Monday, November 20, 2006

US Health and Human Services awards 200 million in bird flu fight - vaccine stockpile

Michael Leavitt, secretary of the United States Department of Health and Human Services, announced on Monday that contracts totaling almost 200 million dollars, have been awarded to three vaccine makers to manufacture 5.3 million 90-microgram doses of influenza vaccine designed to protect against the H5N1 influenza bird flu virus strain.

The three awards include a $117.9 million contract to sanofi pasteur for 3.7 million doses, a $40.95 million contract to Novartis for 800,000 doses and a $40.6 million to GlaxoSmithKline for 800,000 doses.

Secretary Leavitt was quoted as saying, “Having a stockpile of influenza vaccine that may offer protection against the H5N1 virus is an important part of our pandemic influenza preparedness plan,”. “These contracts are a continuation of our aggressive multi-pronged approach to a potentially critical public health challenge.”

At two 90-microgram doses per person, these purchases provide enough courses to vaccinate nearly 2.7 million people. Initial clinical studies of H5N1 bird flu vaccine in humans have shown that two 90-microgram doses of the vaccine are required to stimulate a level of immune response that researchers anticipate would provide protection for an individual against the H5N1 bird flu strains that have been spreading among birds in Asia.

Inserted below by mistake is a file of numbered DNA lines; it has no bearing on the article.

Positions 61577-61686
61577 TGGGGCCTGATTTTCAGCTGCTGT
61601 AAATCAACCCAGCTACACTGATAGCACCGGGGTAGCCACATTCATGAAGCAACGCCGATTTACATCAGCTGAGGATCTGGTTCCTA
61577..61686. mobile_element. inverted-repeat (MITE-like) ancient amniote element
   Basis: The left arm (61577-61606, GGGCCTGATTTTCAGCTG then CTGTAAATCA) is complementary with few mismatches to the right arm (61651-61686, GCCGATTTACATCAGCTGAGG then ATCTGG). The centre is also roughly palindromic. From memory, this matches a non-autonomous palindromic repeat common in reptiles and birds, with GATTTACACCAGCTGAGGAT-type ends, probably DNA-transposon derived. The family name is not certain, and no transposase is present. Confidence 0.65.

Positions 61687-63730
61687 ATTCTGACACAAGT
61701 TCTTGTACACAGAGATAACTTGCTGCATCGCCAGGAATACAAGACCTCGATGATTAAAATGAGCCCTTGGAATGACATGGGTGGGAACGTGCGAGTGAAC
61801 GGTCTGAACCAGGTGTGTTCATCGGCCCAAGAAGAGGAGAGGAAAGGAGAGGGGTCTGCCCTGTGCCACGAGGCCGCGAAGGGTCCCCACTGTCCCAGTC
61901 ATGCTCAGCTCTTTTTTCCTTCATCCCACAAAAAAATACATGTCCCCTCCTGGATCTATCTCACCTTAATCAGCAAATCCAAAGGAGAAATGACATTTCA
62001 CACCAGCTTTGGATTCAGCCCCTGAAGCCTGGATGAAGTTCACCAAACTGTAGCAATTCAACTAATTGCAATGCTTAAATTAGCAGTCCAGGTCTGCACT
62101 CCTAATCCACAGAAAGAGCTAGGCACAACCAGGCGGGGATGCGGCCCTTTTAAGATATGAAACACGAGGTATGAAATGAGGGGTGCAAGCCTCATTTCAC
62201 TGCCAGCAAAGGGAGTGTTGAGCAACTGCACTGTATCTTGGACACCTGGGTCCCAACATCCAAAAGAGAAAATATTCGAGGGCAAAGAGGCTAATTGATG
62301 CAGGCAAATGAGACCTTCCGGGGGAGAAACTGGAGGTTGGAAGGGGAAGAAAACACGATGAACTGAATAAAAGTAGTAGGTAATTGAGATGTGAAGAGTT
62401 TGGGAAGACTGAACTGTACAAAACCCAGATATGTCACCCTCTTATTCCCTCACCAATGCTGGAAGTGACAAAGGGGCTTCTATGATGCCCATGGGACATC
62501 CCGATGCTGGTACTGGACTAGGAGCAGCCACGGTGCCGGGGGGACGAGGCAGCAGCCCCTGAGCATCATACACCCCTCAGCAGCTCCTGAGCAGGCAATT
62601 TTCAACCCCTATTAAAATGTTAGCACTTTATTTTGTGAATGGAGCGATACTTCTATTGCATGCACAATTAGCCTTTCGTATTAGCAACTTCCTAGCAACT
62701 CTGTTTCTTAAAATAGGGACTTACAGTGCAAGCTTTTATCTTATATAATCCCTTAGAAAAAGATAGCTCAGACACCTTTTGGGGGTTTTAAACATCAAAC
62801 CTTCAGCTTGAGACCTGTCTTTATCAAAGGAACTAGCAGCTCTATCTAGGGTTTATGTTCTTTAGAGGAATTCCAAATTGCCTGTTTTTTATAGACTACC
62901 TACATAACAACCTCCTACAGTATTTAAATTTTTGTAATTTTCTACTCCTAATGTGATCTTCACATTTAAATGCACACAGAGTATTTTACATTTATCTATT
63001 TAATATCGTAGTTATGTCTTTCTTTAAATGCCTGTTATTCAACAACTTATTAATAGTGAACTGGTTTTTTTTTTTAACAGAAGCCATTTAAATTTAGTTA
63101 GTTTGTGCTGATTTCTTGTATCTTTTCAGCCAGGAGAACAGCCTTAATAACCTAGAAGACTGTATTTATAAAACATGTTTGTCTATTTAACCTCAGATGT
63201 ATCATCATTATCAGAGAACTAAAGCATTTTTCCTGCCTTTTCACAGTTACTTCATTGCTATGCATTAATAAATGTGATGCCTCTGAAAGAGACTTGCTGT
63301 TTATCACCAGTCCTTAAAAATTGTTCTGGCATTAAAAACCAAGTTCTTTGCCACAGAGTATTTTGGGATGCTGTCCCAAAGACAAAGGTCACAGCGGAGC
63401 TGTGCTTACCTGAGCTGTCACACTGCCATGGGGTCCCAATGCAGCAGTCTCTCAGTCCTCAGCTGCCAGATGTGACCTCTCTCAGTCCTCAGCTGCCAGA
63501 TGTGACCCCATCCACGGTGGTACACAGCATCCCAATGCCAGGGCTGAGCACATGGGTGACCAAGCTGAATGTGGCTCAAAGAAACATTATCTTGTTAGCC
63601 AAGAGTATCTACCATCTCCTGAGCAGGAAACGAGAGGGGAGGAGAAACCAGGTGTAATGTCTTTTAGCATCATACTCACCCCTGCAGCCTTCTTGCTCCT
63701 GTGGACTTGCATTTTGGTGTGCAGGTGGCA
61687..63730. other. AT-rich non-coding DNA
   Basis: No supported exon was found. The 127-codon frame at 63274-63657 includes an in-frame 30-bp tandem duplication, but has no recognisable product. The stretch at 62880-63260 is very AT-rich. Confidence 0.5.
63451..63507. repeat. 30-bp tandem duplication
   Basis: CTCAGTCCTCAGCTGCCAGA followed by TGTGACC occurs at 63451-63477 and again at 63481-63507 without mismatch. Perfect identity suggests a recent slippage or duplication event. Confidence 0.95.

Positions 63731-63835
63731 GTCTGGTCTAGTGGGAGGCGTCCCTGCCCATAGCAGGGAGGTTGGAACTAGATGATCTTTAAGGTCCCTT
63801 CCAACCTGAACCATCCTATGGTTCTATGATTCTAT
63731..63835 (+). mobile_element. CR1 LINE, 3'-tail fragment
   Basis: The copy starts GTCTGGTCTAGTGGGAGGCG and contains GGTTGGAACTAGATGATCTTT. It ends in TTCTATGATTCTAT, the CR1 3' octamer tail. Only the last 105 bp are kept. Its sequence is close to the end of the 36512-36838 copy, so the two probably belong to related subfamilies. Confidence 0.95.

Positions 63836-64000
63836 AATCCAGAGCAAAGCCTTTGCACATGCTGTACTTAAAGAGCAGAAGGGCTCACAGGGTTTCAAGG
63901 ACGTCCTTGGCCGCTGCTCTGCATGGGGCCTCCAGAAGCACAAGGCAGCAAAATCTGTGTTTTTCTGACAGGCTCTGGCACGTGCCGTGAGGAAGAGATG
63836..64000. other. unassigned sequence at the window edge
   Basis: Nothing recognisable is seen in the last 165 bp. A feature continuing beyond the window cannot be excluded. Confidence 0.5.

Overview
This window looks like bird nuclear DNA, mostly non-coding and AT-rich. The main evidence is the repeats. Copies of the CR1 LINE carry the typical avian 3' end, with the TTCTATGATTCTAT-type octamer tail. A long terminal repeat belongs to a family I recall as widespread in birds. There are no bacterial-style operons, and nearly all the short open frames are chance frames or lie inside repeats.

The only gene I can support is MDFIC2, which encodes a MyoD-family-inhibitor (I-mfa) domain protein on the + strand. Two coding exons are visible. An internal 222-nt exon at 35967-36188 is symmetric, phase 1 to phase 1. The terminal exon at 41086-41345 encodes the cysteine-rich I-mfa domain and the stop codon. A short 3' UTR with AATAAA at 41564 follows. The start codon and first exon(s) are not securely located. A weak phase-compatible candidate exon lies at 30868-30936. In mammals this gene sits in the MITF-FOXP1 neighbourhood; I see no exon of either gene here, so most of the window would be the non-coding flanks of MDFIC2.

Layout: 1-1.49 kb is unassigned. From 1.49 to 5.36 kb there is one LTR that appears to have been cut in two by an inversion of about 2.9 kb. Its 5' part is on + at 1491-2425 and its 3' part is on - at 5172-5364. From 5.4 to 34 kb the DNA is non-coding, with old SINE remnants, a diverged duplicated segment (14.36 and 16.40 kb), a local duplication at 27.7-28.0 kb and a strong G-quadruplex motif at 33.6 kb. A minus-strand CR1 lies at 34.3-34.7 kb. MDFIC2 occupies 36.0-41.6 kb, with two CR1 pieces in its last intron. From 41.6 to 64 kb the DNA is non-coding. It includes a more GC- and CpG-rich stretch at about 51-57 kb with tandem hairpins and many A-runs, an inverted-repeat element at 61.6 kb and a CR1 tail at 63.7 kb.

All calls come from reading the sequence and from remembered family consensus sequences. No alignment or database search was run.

However, further clinical testing is underway, including the evaluation of techniques that may reduce the amount of antigen (active ingredient) per dose needed to achieve effective individual protection.

These newest vaccine purchases supplement the existing stockpile of 5.9 million doses of H5N1 vaccine and build on the department’s plans to buy enough vaccine for 20 million people. This additional vaccine will be placed in the nation’s Strategic National Stockpile where they will be available for use should an influenza pandemic occur.

HHS’ effort to stockpile vaccine is part of a broader effort by the department to accelerate the development and production of new technologies for influenza vaccines within the U.S. Earlier this year, HHS announced a $1 billion investment to support the advanced development of cell-based production technologies for influenza vaccines and will help to modernize and strengthen the nation’s influenza vaccine production by creating an alternative to producing influenza vaccines in eggs.

Avian Influenza Home - Story Source

Posted by john T. on 11/20 at 06:54 PM
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